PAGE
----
In your saltwater tank, they’ll accept live, fresh, frozen, or freeze-dried protein sources. If you want to set up a feeder shrimp tank and cultivate brine shrimp to keep them happy, you won’t hear a complaint. They’ll also accept smaller fish – which can make things tricky in a community tank.
It’s tempting to want to build a saltwater aquarium around a school of longnose hawkfish. But it’s not how these fish work. They’re EXTREMELY territorial, and even risking a pair requires a lot of observation and work. You’re going to have to accept that you’ll likely only keep ONE longnose in your tank. It sounds rough, but your fish will appreciate it.
Most of the time, hawkfish tolerate their tank mates without too much trouble. If you notice your native getting restless, though, change things up. Coral reefs in the wild undergo subtle changes all the time. A simple shift in the décor may be all it takes to cut the bullying out of the equation. When things stay status quo for too long, longnoses start to get protective over their defined territories. Moving a few things around is all it takes to settle them back down.
And, of course, add longnose hawkfish into the tank LAST. With no established territory, the cunning little brain won’t pick on everyone. If you need to add a new fish down the road, pick your longnose’s sleeping hours. This is likely NOT at night! (Which many sites recommend) Nocturnal fish and night? Yeah, bad idea. Slip the newcomer in when your hawkfish is down for the count, and they won’t notice.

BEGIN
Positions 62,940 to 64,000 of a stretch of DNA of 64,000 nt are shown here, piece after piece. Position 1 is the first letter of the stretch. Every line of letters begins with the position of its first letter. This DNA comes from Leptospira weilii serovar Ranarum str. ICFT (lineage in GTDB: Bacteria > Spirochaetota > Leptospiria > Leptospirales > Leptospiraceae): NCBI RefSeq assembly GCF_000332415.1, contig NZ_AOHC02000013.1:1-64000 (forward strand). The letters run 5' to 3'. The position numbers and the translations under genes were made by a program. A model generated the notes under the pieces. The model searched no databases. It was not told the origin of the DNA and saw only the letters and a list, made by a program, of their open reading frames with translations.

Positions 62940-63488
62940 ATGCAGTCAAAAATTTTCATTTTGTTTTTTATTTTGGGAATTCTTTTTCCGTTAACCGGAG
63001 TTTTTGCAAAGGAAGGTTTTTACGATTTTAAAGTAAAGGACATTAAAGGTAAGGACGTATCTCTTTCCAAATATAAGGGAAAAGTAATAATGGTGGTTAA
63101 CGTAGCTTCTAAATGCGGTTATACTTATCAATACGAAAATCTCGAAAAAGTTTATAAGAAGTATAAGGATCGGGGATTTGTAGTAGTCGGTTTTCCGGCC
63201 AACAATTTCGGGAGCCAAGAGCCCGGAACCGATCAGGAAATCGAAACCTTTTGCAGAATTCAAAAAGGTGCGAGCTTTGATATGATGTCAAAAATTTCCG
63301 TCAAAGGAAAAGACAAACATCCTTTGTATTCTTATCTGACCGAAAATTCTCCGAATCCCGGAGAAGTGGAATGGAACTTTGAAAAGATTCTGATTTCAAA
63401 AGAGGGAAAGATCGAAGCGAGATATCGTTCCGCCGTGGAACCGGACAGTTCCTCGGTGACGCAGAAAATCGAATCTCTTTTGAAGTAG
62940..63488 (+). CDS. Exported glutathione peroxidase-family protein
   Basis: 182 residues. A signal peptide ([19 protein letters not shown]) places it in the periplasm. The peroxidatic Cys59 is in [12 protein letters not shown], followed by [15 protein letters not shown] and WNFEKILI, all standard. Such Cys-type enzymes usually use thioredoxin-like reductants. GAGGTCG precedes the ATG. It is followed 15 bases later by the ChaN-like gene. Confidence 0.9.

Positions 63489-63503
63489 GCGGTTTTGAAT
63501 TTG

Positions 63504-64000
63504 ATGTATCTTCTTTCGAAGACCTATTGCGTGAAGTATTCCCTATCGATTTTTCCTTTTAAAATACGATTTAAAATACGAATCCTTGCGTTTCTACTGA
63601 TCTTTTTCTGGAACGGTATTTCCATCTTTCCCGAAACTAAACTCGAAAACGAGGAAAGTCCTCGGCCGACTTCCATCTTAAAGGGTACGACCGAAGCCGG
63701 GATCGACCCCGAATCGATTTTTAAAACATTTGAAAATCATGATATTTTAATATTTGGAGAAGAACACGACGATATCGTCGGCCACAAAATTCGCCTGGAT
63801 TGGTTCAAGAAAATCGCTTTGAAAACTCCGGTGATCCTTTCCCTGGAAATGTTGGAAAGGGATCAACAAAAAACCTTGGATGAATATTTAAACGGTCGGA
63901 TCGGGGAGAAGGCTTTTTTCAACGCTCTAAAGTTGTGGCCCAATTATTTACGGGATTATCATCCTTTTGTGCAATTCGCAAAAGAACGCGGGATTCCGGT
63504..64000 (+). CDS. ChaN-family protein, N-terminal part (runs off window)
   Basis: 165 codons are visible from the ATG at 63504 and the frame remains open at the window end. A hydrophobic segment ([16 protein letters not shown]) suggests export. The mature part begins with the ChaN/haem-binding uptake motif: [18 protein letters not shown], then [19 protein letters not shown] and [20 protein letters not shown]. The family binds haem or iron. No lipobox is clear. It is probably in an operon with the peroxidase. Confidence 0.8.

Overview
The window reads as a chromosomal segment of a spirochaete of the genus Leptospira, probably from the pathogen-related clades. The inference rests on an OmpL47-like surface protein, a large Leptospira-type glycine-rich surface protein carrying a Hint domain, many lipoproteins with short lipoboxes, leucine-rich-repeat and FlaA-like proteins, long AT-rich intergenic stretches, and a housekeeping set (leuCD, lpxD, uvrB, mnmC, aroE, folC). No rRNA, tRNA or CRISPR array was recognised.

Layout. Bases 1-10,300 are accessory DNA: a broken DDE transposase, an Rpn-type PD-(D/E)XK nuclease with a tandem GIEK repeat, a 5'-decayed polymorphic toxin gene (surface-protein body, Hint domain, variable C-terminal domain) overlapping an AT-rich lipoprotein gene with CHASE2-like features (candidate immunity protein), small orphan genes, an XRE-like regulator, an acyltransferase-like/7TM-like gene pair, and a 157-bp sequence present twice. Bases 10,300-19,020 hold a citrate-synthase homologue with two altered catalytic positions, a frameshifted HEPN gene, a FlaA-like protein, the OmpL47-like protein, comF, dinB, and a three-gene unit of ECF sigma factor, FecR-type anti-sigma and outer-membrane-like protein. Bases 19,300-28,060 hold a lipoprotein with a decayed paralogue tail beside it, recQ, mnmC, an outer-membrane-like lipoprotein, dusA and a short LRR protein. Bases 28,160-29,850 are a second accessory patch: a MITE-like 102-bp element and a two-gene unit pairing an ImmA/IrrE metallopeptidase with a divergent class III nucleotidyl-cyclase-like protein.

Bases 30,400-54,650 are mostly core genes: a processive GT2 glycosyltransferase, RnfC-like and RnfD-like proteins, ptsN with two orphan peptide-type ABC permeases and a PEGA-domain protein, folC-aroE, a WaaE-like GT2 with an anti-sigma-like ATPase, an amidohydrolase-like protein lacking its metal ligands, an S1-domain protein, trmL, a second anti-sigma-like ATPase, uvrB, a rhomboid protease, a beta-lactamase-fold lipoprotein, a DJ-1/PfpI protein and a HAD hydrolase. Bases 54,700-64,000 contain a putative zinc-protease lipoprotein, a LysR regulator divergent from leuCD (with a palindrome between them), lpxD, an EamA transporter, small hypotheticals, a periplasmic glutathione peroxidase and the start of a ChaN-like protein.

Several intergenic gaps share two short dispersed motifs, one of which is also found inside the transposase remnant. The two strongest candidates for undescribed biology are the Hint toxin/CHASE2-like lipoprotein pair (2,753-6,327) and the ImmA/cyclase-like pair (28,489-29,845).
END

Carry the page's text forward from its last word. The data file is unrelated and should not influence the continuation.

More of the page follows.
You want to consider fish size when stocking your community tank. The good old stand-by of “if it fits in a mouth, it’s dinner” applies to longnose hawkfish. Skip smaller species as a precaution.
And that goes for the mobile members of the invertebrate family. After all, crustaceans are their favorite diet. Unless you particularly hate your shrimp or hermit crabs (and why would you have them if you do?), you may want to consider an alternative to your clean-up crew.
Suitable tank mates include:
- Banggai cardinalfish
- Blue-green chromis
- Dwarf angelfish
- Regal tangs
If you want to attempt breeding longnose hawkfish, it’s not impossible. It’s happened, but the fry didn’t survive to maturity. The process is slightly tricky – and not just because of the territorial nature of the fish.
Hawkfish are sequential hermaphrodites. All fish start as females. Throughout an established region, the largest fish then changes to a male. It’s a reproductive system that ensures maximum success – in the wild, anyway. In a home marine tank? Especially if you went with a smaller size? Not so much.
When you attempt to differentiate a male from a female, you have your work cut out for you. Males have black margins along the pelvic and caudal fins. However, when you’re starting with younger fish? You could be in for a rough ride. Which of your pair will switch from female to male? Will both fish SURVIVE to that point? Hard to say.